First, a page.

By Vincent Carroll, Editor of the Editorial
Rocky Mountain News, November 11, 2002
"The world is a miracle, history's and the universe's long shot," a good writer once observed. "It runs uphill. It's a miracle. Drive up and down in it as I do. Look closely at it. See its moving parts, its cranes and car parks and theater districts. It can't be. It could never have happened. It's a miracle."
I can't remember who wrote those lines, but I copied them down years ago from a novel I was reading. And I think of them now and then when I'm driving through the T-REX project, which like so much else in the modern world, is a miracle that we take for granted. It could never be. And yet there it is.
Like thousands of other commuters, I've watched T-REX knock down and replace bridges, rebuild interchanges, scoop out mountains of dirt along I-25, add lanes and delete them, or redirect them to the left or right - all the while without even halting traffic for more than a few paltry hours at a time.
Actually, that's not strictly true. I haven't "watched" them because part of the miracle is that the T-REX crews do their work at night, under artificial light. So each morning commuters find themselves in the position of the shoemaker in Grimms' fairy tale, who discovers a new pair of shoes each daybreak sitting on the table, a gift of elves laboring through the night. One day you drive under a bridge and the next time it is gone. Who took it down? T-REX gnomes, apparently.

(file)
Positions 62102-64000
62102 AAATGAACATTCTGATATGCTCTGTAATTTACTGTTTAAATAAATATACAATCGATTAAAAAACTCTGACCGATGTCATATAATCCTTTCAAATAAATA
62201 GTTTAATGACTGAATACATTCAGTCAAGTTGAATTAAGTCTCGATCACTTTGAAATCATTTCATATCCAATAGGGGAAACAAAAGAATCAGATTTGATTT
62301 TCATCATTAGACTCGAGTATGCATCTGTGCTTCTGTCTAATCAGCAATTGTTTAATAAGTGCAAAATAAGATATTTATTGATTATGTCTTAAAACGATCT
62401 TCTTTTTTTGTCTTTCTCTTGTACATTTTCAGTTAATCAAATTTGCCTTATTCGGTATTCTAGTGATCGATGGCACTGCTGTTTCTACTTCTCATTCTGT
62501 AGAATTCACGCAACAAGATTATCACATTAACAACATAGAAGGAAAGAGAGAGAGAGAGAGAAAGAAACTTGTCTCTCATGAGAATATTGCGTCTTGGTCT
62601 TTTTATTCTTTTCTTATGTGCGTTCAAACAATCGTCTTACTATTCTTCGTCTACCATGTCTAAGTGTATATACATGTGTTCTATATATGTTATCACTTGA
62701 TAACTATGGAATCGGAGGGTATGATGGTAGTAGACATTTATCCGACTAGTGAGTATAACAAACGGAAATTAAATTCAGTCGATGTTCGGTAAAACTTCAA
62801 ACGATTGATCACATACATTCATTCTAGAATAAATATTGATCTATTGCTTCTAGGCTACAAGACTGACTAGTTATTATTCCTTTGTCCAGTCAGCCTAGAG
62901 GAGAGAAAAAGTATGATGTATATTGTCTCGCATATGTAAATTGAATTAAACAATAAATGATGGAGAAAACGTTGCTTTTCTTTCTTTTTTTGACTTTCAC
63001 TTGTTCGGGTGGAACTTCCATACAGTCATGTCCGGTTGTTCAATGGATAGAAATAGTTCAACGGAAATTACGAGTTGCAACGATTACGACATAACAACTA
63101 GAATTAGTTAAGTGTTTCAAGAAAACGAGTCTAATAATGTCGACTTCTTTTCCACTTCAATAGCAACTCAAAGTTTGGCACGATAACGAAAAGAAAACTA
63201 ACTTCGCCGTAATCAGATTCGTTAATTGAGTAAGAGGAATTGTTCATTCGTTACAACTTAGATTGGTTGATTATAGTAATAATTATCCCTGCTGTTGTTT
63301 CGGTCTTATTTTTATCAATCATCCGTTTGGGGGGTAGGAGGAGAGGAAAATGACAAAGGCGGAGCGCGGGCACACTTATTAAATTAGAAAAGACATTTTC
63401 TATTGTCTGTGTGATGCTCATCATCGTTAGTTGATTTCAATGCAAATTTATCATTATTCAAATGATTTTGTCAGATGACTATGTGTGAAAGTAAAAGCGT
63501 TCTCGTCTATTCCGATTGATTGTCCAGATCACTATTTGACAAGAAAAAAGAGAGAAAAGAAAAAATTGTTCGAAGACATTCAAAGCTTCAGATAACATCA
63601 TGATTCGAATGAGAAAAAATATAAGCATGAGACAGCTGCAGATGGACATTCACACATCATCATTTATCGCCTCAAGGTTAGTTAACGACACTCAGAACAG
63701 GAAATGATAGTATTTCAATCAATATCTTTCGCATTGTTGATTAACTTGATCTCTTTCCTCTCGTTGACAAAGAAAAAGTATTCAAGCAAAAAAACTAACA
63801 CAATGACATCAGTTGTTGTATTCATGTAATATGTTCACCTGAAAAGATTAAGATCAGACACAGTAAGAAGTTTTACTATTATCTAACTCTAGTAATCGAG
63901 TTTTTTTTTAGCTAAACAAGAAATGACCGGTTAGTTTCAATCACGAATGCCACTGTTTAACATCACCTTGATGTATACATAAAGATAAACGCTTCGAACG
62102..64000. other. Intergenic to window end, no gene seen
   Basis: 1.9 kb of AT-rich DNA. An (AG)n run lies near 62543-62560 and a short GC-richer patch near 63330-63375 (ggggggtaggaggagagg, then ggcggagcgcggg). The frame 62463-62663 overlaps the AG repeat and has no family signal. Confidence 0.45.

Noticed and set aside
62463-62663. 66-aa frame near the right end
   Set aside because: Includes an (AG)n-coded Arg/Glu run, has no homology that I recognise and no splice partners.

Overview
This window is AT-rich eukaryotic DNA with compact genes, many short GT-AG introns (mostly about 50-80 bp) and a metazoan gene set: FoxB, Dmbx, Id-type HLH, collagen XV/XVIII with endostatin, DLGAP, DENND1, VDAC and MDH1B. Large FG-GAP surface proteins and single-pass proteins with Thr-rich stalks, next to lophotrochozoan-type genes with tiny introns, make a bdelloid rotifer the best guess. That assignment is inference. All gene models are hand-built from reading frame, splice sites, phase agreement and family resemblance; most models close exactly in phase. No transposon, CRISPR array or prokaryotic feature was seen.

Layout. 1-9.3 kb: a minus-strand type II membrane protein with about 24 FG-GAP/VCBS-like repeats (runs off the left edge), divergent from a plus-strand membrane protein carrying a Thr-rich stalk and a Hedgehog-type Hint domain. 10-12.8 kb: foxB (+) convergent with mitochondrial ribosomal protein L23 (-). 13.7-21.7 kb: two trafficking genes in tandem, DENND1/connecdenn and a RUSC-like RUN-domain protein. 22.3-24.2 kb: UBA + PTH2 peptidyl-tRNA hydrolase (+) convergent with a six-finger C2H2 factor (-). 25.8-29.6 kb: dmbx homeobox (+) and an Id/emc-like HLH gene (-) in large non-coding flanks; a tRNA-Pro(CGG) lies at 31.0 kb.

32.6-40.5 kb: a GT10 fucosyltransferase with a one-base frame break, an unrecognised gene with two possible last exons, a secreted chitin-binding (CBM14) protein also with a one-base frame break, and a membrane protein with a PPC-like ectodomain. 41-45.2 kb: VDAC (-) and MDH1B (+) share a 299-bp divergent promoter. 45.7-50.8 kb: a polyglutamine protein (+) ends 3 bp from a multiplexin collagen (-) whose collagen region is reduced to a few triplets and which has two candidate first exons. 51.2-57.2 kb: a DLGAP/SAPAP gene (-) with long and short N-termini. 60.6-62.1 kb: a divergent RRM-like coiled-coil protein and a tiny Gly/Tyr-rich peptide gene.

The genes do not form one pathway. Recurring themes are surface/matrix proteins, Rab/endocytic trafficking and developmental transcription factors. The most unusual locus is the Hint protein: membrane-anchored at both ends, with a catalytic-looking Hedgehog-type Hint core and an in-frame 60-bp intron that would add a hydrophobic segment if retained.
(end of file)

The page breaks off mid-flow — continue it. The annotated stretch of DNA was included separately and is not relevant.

Now I'm not here to tell you that T-REX is perfect, because it's already had its share of stumbles, like the cracking concrete on the new Franklin Street bridge. But if you retain any capacity for awe at grand undertakings, you can't help but occasionally be impressed.
Nowadays, the reflexive reaction among many people to the sight of bulldozers, dump trucks and concrete mixers is environmental angst and a vague sense of guilt that such projects are even necessary. Which I could understand if they were slicing through a park. But when they're not, why not admire the human ability to shape the landscape to our advantage?
Our ancestors were not reluctant to do so. What were the Seven Wonders of the Ancient World but the most spectacular of all human constructions? T-REX is no Colossus of Rhodes, of course, let alone a cathedral or a Sears Tower. It's a smaller, plainer sort of miracle - the kind we mostly overlook amid all the other improbable phenomena in a world that runs uphill.
Page created 28 April 2003
Last updated 28 April 2003